The large 300-year old Red Oak tree had stood in front of Leo Bard’s family home his whole life, a strong and steady reminder of history, family and memories.
It was more than just a simple tree for Bard who remembers his mother using the huge oak as a landmark for directions, telling friends that when they came to the big tree with the swing, they were in the right spot.
And for centuries, the tree stood tall and strong, even as the world changed around it. Until this year when a light breeze took off the top, revealing the tree's age and end of life.
“Given the number of years that tree has lived and the number of years it had sustained insect damage and rot associated with it, it was simply its time,” Leo Bard said.
But just cutting it down and removing the tree that had become part of the home he had grown up in wasn’t an option. Instead, Bard decided to save what he could and turned it into a memorial.
Consulting with Emil Szkipala, a woodcarving artist with 20 years experience, Bard came up with a design that he says reflects his life, as well as the country's past and history.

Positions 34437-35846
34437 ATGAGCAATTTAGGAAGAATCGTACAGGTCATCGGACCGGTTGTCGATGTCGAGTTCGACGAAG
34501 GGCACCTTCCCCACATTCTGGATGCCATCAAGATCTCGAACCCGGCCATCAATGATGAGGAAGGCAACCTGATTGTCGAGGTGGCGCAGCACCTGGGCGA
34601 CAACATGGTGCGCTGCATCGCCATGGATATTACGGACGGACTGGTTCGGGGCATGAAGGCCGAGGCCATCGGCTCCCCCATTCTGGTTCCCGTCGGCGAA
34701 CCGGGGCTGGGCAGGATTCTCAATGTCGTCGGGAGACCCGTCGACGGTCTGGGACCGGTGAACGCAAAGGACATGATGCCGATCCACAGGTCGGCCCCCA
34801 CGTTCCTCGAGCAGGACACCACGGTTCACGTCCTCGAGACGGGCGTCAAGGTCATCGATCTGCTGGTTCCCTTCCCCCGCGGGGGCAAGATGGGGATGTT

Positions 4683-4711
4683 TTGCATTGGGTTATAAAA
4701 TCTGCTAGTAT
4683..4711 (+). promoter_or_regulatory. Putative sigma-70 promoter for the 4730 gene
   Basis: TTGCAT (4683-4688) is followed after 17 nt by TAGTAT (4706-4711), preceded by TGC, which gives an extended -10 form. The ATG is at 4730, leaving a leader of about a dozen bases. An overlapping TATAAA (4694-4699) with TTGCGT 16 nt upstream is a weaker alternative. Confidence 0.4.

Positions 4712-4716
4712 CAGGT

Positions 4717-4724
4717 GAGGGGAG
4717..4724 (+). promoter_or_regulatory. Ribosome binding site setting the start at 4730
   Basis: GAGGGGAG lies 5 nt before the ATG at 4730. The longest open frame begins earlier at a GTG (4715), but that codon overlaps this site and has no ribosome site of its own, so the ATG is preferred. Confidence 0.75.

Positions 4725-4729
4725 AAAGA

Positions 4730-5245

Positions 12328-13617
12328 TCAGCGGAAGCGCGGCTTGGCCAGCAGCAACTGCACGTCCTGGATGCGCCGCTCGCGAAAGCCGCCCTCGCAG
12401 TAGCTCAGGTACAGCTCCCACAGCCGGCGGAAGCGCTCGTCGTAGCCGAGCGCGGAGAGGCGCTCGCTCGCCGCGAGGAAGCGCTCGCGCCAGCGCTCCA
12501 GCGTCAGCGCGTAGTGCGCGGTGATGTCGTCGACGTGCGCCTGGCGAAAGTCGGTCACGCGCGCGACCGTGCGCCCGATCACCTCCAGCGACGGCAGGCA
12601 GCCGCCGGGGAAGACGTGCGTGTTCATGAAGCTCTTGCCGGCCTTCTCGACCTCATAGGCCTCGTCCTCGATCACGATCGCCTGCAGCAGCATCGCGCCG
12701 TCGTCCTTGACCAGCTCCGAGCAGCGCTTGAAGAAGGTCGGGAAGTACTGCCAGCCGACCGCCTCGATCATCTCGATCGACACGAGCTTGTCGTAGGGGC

“There’s a theme that runs through this thing,” Bard said.
An almost 3-D type depiction of eagles, the American flag and army boots resting inside the trunk of the tree now stands proudly transformed and honored for its years of service and endurance.
“It’s a design thing,” Bard said. “How to make the most out of all this tree was and is.”
Szkipala spent 10 days carving the intricate design into the wood and eventually, Bard says he will add color to some of the areas, including the American flag.
It's common now for passing drivers to stop for pictures and although Bard welcomes the photos and questions, he said he was actually unprepared for the attention it brought.
“I wasn’t expecting that,” he said gruffly. “Emil did great work. Every time I look at it, I get more excited."
Bard also saved the swing that once hung from the mighty Oak, one he remembers using as a young boy, spending hours there, growing up in its shadow.
And writing a dedication that will eventually be placed on the back of the tree, Bard says he may have "waxed eloquent" but the words say it all.
In 2012, this magnificent Red Oak which at the time of the American Revolution was already old, succumbed to natural processes.
In memory of our heroes then and now, this tree is dedicated.
Rendered by the artist
Milan Emil Szkipala 2012
Depending on the care, the tree could now stand for 100 more years, a proud symbol of heroes, dedication and history in Hartland.